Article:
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Two Middle Tennessee-Raised Players See National Success

by Jimi Russell / Nashville Predators

When people think of youth hockey in Middle Tennessee, the name Blake Geoffrion immediately comes to mind. Geoffrion was the first Tennessee native to be drafted into the NHL, and it just so happened that his hometown team, the Nashville Predators, selected the forward in the second round of the 2006 NHL Entry Draft.

While Geoffrion is seen as having reached the pinnacle for many Middle Tennessee-raised hockey players, most would argue that the Predators franchise is the actual source of the growing hockey culture in the greater Nashville area. The number of youth and adult hockey players in the area has grown exponentially since the team was founded in 1998, and as the Predators see more success on the ice, the number of people taking to the ice on their own begins to trend upwards. And with that recent success at the NHL level, Nashville’s still budding hockey culture may see its most productive year as two Tennesseans – 13-year-old Kyle Kawamura (May 27, 1999) and 16-year-old Aaron O’Neill (May 5, 1997) – embark on hockey careers on their own.

Kawamura, who was born during the Predators inaugural season and now plays with Thunder AAA out of A-Game in Franklin, was recognized by The Franklin Special School District Board of Education and Director of Schools Dr. David Snowden on Monday for his success on the ice and his recent recognition as the Youth 1 2013 Youthee Player of the Year nominee. Although Kawamura did not take home the award, he was one of only four hockey players in the Nation nominated for the honor.  

Kawamura, an eighth grader at Poplar Grove Middle School, is quite a success story for Middle Tennessee hockey as he is the first Tennessee-born player to see such success at the youth hockey level – other prospects from this area, including Geoffrion, were transplants that moved to Nashville from other areas of the country. Kawamura was recently ranked as one of the Top Five players in the Nation for the 1999 birth year after posting 100 points (57g-43a) in 52 games with the Thunder’s 1998 Bantam Major team – a small step back from the 123 goals and 152 points he posted in 63 games against his own age group a season prior – and was instrumental in helping his team win the USHL Showcase and Music City Winter Classic. In 2009, after dominating a Predators sponsored skills event in Nashville, the 13-year old also placed nationally at the Ace Bailey Got Skills Competition in New York, ranking third among his age group in hardest shot and fastest skater.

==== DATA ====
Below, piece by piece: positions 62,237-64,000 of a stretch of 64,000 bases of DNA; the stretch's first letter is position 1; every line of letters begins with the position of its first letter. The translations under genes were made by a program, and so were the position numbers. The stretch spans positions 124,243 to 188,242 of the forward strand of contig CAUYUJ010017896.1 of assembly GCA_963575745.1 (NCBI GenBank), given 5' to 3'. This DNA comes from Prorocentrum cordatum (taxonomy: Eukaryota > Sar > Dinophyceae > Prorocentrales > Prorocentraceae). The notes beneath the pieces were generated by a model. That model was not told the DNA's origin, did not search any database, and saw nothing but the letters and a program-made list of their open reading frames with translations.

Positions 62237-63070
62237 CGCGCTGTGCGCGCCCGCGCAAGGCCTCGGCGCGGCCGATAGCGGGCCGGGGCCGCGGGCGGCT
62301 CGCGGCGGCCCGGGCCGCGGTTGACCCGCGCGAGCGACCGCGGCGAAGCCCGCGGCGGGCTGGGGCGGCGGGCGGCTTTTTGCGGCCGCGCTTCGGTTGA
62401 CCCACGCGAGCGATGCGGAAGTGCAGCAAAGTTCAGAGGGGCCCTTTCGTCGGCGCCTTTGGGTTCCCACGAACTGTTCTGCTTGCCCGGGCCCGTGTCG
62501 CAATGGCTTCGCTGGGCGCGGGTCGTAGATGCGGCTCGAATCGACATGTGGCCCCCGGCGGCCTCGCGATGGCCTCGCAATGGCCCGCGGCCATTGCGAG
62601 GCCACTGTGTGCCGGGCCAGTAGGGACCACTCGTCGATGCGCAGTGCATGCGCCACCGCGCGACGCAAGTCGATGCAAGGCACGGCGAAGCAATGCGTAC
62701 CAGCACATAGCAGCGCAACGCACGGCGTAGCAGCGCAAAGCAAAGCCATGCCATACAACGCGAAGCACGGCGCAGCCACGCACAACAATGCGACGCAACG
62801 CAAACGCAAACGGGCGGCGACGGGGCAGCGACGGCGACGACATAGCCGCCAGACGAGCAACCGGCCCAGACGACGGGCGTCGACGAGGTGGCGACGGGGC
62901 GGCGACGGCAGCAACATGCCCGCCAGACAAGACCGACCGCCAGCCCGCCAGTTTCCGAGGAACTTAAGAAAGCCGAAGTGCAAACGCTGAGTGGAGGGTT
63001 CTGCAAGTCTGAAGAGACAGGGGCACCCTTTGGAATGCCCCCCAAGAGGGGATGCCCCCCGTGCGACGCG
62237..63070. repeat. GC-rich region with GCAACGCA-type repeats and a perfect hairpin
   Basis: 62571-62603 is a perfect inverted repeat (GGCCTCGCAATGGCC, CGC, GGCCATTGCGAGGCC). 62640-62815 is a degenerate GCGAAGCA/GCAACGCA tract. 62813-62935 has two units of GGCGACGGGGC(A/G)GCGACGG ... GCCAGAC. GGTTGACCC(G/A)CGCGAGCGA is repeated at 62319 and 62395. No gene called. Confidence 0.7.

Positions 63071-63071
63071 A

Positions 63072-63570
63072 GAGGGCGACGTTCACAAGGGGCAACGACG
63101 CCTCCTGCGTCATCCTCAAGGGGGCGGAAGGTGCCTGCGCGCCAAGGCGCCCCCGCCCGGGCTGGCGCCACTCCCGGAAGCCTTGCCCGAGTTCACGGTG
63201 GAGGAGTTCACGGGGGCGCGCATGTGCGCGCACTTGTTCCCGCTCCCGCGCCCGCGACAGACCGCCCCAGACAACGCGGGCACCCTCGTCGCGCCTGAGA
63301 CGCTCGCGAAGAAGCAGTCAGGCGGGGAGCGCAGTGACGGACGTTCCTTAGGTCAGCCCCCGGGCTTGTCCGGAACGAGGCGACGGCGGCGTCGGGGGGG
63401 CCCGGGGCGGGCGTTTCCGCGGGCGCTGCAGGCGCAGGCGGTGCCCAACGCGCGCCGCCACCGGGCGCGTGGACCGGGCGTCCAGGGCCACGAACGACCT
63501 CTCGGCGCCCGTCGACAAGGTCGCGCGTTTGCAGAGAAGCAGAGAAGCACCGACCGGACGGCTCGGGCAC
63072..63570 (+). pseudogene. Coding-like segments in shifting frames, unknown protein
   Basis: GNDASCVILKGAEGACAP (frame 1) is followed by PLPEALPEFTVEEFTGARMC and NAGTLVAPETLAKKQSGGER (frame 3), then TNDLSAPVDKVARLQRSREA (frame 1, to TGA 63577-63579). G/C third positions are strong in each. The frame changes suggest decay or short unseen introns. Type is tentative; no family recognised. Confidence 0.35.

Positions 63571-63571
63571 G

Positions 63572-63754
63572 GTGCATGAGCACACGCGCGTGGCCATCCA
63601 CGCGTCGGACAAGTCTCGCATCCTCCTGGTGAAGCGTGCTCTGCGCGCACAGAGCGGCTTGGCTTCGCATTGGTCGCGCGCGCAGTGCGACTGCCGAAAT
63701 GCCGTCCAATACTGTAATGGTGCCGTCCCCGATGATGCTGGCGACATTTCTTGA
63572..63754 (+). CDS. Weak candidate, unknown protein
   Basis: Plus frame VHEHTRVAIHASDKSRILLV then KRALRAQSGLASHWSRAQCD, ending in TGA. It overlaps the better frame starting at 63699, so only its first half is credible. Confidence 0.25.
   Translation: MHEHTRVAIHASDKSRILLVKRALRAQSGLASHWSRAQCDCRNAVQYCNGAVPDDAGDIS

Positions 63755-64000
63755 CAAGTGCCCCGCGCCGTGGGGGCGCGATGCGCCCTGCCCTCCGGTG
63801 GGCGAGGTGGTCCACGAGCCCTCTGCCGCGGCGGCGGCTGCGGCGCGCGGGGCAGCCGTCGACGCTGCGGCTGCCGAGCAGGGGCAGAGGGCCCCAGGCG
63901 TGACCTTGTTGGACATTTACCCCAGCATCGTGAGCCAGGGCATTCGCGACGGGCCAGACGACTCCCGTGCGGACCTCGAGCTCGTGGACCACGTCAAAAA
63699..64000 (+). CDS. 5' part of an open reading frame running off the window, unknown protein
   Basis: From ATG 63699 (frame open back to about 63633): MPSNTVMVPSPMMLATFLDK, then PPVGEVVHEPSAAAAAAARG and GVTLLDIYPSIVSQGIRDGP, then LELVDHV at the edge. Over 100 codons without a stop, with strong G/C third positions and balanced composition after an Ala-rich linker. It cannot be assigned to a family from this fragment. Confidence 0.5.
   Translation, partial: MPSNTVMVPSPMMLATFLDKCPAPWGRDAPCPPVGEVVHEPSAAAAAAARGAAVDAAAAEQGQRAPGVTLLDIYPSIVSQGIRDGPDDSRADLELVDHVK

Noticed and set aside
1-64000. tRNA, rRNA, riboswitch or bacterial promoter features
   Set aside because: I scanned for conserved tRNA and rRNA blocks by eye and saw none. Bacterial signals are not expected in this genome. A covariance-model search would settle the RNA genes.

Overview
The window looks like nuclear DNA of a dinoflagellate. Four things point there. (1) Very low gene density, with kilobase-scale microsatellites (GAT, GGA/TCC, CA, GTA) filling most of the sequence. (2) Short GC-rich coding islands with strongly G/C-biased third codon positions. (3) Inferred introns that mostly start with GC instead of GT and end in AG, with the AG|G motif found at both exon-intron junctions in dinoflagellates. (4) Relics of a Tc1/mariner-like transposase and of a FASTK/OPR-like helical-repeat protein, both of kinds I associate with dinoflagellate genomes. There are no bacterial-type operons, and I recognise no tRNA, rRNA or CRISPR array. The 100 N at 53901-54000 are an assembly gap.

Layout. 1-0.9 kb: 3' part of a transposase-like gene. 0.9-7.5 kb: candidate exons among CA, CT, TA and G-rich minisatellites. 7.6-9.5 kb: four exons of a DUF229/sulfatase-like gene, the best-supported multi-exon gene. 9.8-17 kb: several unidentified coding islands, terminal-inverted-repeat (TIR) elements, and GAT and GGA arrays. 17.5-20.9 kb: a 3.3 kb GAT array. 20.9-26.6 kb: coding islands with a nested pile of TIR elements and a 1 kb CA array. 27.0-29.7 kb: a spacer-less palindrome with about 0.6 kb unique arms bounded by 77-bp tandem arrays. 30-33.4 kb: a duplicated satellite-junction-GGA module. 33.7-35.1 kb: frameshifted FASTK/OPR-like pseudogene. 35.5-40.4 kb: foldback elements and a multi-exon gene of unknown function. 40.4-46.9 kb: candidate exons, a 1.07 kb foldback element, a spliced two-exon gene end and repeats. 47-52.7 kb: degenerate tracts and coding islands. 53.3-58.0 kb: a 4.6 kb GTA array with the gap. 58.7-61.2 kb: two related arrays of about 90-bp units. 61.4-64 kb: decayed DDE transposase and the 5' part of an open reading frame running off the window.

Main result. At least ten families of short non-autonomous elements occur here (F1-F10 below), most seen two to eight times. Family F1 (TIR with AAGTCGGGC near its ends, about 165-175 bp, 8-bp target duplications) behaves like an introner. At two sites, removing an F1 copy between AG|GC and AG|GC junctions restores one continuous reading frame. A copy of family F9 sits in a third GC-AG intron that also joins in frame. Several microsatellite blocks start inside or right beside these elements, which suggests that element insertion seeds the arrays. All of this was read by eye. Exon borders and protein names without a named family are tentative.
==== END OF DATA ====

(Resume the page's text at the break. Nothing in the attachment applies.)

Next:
Those accolades are fairly surprising coming from a player with a “non-traditional” hockey background, who first skated during a friend’s birthday party. The hockey bug took a hold of Kawamura that day as he immediately began to play street hockey and eventually made the jump to ice hockey. Kyle began his on-ice career with the A-Game Polar Bears and the Nashville Jr. Predators before moving to the Tier 1 Thunder AAA travel hockey club in 2010.

O’Neill, on the other hand, is a Middle Tennessee transplant, who moved to the Nashville area from South Carolina to seek higher-end hockey talent to play against after playing hockey in South Carolina and Georgia. That type of move, which is happening more frequently, signals that Nashville is quickly becoming a hockey Mecca for young players throughout the Southeast.

O’Neill, a sophomore at Centennial High School, was recently drafted by the Plymouth Whalers of the Ontario Hockey League, after posting 64 points (25g-39a) during the 2012-13 season with the U16 Thunder AAA squad. The 16-year old decided to forego playing in Canada and instead signed a tender with the Green Bay Gamblers of the United States Hockey League – the highest tier of junior hockey in the United States. The move may also tip O’Neill’s hand for the future as he retains his NCAA eligibility by staying in the United States – another growing trend among young players in the U.S. who are seeking hockey scholarships.

While Kawamura and O'Neill are just two players in a Middle Tennessee hockey culture that now boasts thousands of young players, it suggests that hockey is finally taking hold in the South, and that Nashville is becoming the go-to destination for young players in non-traditional hockey markets.

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